The official presidential likeness of former President Barack Obama was unveiled on Monday at the National Portrait Gallery.
Mr. Wiley was born in 1977 to a Nigerian father and an African-American mother who met when they were students at the University of California, Los Angeles. He and his five siblings were raised in South Central Los Angeles by his mother alone who relied on welfare benefits and earnings from the family thrift shop.
At age 11, young Kehinde was enrolled in free weekend art classes, and was taken to museums including the Huntington Art Gallery, whose collection of British 18th- and 19th-century portraiture gave him an early familiarity with the genre. He became “keenly aware of the signifiers of power, the implications of the traditional portrait, which are about privilege, power, elitism,” said Eugenie Tsai, curator of the Brooklyn Museum’s 2015 midcareer survey of Mr. Wiley’s work. “He was looking at a world that he was not included in.”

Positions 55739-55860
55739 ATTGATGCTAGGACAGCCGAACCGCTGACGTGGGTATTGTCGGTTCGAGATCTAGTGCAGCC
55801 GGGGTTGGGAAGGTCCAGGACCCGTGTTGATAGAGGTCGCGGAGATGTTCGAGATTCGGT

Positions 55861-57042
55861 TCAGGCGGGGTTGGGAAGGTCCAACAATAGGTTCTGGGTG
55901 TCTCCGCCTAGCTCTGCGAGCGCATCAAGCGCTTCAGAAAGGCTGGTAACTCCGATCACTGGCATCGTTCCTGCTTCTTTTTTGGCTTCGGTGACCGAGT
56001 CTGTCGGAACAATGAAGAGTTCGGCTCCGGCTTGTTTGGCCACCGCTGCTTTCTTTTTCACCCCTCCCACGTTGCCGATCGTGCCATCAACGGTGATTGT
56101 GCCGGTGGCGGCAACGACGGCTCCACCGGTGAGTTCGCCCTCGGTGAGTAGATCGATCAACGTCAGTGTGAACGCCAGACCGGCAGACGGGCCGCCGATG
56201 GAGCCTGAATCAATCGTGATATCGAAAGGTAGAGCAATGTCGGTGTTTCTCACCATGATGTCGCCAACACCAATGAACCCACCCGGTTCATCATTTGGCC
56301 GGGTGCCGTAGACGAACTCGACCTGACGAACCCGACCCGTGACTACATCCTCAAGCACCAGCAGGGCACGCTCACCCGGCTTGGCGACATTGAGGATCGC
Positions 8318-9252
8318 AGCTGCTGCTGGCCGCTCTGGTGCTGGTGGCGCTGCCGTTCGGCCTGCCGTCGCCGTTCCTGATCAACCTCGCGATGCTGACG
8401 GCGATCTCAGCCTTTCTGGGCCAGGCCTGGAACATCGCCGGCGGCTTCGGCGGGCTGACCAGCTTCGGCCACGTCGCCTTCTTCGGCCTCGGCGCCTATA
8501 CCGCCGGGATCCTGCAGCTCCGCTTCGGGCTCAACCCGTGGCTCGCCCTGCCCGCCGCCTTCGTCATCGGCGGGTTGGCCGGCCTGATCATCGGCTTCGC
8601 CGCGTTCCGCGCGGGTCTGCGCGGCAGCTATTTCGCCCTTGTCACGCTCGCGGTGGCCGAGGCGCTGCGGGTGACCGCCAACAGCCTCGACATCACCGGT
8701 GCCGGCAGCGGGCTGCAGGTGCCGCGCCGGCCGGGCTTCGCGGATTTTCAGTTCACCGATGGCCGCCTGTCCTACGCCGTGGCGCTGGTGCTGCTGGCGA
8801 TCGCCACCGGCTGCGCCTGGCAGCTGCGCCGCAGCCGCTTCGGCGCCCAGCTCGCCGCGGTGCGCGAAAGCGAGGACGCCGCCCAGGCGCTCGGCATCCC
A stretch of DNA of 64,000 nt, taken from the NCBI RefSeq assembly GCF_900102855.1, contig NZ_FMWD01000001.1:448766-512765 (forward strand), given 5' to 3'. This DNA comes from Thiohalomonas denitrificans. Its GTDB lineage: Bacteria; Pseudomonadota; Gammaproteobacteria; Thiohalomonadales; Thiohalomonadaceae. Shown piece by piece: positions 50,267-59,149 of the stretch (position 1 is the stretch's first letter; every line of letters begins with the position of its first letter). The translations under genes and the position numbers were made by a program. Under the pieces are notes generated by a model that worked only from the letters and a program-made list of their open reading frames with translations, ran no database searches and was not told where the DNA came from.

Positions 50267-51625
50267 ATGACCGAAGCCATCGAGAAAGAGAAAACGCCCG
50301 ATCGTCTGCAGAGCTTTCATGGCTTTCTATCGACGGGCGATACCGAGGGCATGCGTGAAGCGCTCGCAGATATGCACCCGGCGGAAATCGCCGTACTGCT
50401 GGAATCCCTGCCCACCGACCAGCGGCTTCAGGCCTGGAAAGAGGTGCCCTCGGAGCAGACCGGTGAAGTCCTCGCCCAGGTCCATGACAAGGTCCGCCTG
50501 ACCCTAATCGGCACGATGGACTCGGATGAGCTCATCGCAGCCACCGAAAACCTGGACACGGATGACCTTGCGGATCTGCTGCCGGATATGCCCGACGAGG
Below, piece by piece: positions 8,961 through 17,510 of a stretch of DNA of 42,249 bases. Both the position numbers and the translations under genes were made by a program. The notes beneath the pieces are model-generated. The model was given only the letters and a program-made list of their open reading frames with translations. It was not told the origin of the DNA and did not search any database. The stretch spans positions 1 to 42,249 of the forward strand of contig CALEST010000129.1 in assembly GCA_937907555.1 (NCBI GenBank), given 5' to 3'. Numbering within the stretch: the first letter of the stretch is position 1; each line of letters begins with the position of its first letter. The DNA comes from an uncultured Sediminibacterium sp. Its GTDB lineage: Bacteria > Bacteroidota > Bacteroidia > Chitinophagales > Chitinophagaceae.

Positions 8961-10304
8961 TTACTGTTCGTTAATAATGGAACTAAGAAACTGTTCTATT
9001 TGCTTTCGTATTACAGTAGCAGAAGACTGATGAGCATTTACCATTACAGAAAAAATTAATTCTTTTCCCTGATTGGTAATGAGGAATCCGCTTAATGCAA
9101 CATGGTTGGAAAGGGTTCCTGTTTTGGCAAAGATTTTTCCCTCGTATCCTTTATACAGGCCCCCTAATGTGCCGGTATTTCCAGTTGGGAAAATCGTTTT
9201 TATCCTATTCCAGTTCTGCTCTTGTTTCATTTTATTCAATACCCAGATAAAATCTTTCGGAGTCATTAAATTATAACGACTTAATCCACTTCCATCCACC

Mr. Wiley studied at the San Francisco Art Institute, then got his M.F.A. from Yale University. Upon graduation, he became an artist-in-residence at the Studio Museum in Harlem , and soon experienced a visual epiphany.
He chanced upon a crumpled sheet one day that turned out to be a police mug shot of a young black male. “I’m just this kid walking through the streets of Harlem,” he said. “I see this piece of paper, and I’m looking at him, and he’s got these weird necklaces on. He’s got this really beautiful, sympathetic face. And I’m like, ‘This has to be a portrait!’”
Mr. Wiley keeps studios in Brooklyn, Beijing and Dakar, Senegal.